By Jasmine Roberts, Manager of Social Media, The Ludlow Group
As someone who spent their middle years practicing HTML coding to perfect their MySpace profile page and their high school and college years scouring Tumblr, Facebook, Twitter and Instagram for content, growing up to become a social media manager seems
like an occupation that would come naturally to me. Though many people today have adapted to the language of social media, there are stark differences in using social media for personal purposes and using it for the sake of social media marketing.
It’s so easy to type up a status update or a tweet and send it out when you’re working on your own account. As a matter of fact, one thing to understand about social media is that when you’re using it for personal purposes, it’s
just that: personal and for entertainment. When you’re using it for marketing, you’re actively working. This is where the line between business and your own personal life become blurred.
Copywriting is both an art and a science. From a marketing perspective, the content that you produce needs to be well-written and interesting while speaking to the audience that you’re targeting. This also means that whatever brand you’re
writing for must be written in the brand voice, something that is carefully developed. When you’re writing in the name of a brand, your intention is to take on the identity of that brand while you’re using their social media accounts.
When you’re posting personally, there isn’t any careful curation involved since you’re writing in your free time for your own accounts. People don’t typically have brand voices, as their names are not brands themselves.
Let’s talk analytics for a second. A big part of social media managing is analytics; you are regularly checking to see how your brand’s social media presence has grown over any length of time. Growth can be determined by looking at the follower
growth, engagement, and even social reach (which isn’t an exact science, but still an interesting statistic to see how influential a post is depending on who interacts with your content). When you use social media personally, you don’t
need to check the analytics (unless you’re very interested in data).
These are a very important part of social media, as they are used to log any post made on a particular social media outlet. This means that, by searching a hashtag, you will have access to every post that was made under it. Hashtags are used across multiple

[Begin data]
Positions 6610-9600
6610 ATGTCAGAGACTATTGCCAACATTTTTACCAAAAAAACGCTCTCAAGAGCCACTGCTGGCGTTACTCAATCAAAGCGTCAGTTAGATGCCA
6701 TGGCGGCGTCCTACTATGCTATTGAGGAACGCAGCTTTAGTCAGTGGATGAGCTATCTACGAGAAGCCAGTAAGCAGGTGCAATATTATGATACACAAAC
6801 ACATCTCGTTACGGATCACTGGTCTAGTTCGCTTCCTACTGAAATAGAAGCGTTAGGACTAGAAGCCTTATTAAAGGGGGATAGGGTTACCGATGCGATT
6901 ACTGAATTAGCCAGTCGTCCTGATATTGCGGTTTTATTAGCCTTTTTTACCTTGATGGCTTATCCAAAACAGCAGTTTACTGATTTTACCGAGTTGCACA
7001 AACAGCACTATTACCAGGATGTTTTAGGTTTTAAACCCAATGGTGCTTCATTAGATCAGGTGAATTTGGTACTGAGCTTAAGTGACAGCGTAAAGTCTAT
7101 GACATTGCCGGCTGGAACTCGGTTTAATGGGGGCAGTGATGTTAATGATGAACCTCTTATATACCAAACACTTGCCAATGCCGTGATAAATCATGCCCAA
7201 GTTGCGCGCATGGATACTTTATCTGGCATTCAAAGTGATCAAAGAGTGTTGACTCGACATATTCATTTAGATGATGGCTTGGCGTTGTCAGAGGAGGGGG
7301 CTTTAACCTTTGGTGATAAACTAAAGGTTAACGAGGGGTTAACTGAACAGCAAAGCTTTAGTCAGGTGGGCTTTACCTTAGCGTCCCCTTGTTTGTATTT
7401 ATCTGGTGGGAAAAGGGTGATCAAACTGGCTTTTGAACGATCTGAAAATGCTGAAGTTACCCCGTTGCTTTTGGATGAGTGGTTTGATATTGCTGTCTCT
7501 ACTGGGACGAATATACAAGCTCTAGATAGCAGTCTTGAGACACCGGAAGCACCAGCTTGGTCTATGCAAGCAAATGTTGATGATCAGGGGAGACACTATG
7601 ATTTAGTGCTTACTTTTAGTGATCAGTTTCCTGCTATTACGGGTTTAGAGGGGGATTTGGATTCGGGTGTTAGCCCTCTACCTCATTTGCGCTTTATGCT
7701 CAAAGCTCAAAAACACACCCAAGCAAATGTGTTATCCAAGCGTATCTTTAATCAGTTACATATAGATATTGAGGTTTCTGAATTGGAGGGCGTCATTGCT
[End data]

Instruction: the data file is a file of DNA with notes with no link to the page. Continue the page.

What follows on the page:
social media platforms, but originated on Twitter. Hashtags can be used for a variety of reasons ranging from sharing memes to mobilizing social movements to starting a marketing campaign. In the world of social media marketing, hashtags provide a
plethora of benefits to the brand you’re representing. Some examples include: boosting brand awareness, increasing your follower count, engagement, and social reach, and it directly links you to your audience. Personally, hashtags can be used
for the same things. The main difference here is that rather than trying to start a movement under a particular hashtag, you’re going to be contributing to a pre-existing hashtag.
When you post on your personal accounts, everything is very in the moment. You aren’t thinking about when the perfect time to post is, you just want to share something and move on with your life. When it comes to social media marketing, it’s
a totally different story. Depending on the social media platform and your audience, there is always an ideal posting time that should attract the most attention. Some people use programs that will determine the best time to post.
When you post personally, just like with posting times, the number of posts per day don’t matter. You can post something once a week or you can post multiple things within an hour—there’s no formula for that. Social media marketing requires
you to post frequently and consistently, since you need to remain in contact with your audience in order to grow your business.
Social media is something that many of us grew up around; it’s a language that many people today are confident in. Social media for marketing, however, is a different animal. When you boil it down to the basics, posting personally is anything you
want it to be. You aren’t managing a twitter or a facebook for anybody but yourself. When you’re using social media for marketing purposes, everything is carefully curated and intentional in hopes of growing your brand.